Many Indians, especially in rural areas, face the adverse impacts of climate change amid the country's efforts to reduce their carbon emissions and switch to renewable energy sources. This is compounded by high levels of man-made pollution, rapid industrialization and environmental damage. While students from all over the world meet in search of better policies to fight against climate change, this author spoke with Indian peasants, experts, youth groups and social entrepreneurs who are developing innovative ideas to face climate change.
A report by the Intergovernmental Panel on Climate Change (GIECC) published in 2018 warns of the disastrous consequences that would arise if current trends in global warming are not reversed, with serious repercussions for the nations of South Asia, including India and Pakistan, which are already facing the loss of forest cover, rising temperatures, heat waves that have claimed thousands of lives and rising sea levels. India, which has a long coastline, is particularly vulnerable, since millions of people depend on the sea for their livelihoods and live near coastal areas.
India is under pressure to mitigate climate change by controlling lethal emissions. But it must also adapt to the growing shortage of water, droughts, floods, cyclones and other natural disasters to prevent premature deaths, according to the United Nations report. The report entitled World Environment Outlook describes a growing chasm between rich and poor countries regarding hunger, disease and pollution.
Impact on farmers
Sunil Patil, a 44-year-old Indian farmer, says that climate change is a serious problem that has destroyed his crops with rains, hailstorms and pollution. Patil, who owns 22 acres (8.9 hectares) in the state of Maharashtra, in western India, says that climate change has reduced his income, has affected the environment and impoverished him, while fighting for his children They can study. I talked with Patil, a second generation peasant:
I've completely stopped producing sugarcane as it is water-dependent and we have droughts in Nashik (region) and agriculture is akin to playing gamble with nature and has led to losses for many farmers. We keep looking for solutions but they are temporary and the government needs to educate us first on how to tackle increasing temperatures or avoid using too many chemicals.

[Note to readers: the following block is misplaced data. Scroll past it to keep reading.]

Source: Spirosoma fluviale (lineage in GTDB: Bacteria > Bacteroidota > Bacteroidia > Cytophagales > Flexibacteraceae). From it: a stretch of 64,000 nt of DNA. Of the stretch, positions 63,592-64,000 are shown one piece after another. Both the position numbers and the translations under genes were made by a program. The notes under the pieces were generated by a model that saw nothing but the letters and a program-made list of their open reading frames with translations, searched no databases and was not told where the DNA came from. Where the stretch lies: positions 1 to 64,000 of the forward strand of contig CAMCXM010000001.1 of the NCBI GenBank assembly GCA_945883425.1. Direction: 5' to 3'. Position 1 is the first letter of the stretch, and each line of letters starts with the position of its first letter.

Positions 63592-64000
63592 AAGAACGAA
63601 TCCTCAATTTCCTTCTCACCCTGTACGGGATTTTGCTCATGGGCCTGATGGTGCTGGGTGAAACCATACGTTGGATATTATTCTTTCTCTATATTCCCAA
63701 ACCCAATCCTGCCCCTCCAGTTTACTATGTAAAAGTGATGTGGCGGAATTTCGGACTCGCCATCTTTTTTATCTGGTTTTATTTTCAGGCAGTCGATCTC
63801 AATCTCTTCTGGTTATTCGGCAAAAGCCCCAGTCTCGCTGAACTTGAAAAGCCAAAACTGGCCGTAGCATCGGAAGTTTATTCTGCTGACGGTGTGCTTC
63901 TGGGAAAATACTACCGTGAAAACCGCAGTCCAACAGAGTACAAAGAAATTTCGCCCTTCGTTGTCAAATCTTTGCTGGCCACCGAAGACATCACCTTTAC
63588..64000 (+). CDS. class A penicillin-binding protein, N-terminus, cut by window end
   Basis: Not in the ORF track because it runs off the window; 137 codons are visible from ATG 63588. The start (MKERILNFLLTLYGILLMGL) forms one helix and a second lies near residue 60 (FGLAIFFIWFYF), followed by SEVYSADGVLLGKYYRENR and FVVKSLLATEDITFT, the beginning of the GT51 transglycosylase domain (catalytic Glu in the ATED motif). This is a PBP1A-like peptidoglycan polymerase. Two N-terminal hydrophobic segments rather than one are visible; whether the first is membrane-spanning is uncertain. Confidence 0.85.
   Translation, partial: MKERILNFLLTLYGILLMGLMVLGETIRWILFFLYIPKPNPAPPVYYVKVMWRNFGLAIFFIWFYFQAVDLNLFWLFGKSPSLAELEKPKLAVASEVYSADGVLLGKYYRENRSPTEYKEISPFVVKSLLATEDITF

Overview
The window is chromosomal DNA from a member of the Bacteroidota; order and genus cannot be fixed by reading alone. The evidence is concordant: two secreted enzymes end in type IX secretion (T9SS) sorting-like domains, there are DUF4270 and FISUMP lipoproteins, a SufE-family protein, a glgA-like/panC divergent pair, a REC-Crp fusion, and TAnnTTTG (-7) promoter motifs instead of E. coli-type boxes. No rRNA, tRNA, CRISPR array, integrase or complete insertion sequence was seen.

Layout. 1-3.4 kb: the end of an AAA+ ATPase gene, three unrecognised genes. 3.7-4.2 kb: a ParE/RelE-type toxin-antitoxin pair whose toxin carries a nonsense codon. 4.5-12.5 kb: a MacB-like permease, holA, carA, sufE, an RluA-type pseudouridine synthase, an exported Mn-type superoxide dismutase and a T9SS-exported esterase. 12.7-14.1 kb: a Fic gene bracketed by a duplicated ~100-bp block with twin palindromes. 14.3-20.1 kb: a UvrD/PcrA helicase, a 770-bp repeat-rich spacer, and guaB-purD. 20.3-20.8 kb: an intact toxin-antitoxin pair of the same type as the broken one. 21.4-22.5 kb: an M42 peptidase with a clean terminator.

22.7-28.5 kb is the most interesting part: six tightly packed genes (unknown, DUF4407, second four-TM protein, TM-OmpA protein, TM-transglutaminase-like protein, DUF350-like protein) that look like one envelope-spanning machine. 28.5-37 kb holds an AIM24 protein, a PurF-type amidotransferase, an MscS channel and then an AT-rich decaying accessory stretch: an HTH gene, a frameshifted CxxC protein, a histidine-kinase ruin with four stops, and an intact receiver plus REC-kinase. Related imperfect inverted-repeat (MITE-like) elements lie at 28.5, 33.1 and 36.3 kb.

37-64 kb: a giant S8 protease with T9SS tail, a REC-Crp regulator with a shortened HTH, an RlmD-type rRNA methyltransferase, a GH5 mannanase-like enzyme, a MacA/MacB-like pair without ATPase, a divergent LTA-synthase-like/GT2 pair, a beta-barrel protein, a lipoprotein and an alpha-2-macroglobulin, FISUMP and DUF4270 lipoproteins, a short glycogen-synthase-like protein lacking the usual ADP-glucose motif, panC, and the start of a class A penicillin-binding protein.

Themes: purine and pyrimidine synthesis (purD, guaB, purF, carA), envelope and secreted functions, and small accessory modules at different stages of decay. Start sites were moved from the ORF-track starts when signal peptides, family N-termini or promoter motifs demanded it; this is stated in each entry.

I have stopped producing sugarcane altogether, since it depends a lot on water and in the Nashik region we have droughts; and agriculture is like betting on nature and has caused losses to many farmers. We are still looking for solutions, but they are temporary and the Government must first educate us on how to cope with rising temperatures or how to avoid excessive use of chemicals.
When social entrepreneur Akansha Singh went to the small village of Jhabua, in the Indian state of Madhya Pradesh, she witnessed social and economic inequalities in the interior of India. Farmers, already affected by climate change, used higher concentrations of pesticides and fertilizers in the hope of improving production yield. His actions had an undue impact on the ground in the area.
In a dialogue with this author, Singh said he observed how villagers used beef manure cakes for cooking and, therefore, inhaled toxic gases and polluted the environment. To break this cycle, he founded Swayambhu, a social company that builds biogas plants with the aim of offering cheaper fuel and bioelectricity, biofertilizers and biopesticides to reverse ecological damage. Singh expressed:
India is rich in feedstock but lags in producing biogas but imports natural gas and other polluting fuels. At every stage, we created awareness amongst villagers trying to reduce their carbon footprint, bring down levels of methane gas and offer them cleaner sources of electricity, fuel.
India is rich in raw material but is behind in the production of biogas, however, it imports natural gas and other polluting fuels. At each stage, we raise awareness among farmers with the intention of reducing their carbon footprint, lowering methane gas levels and offering them cleaner sources of electricity and fuels.
Singh argues that the use of biofertilizers helped these farmers to have a better harvest and, at the same time, to gradually reverse the pH levels of the soil.
P. Sainath, founder of People's Archives of Rural India (PARI), said: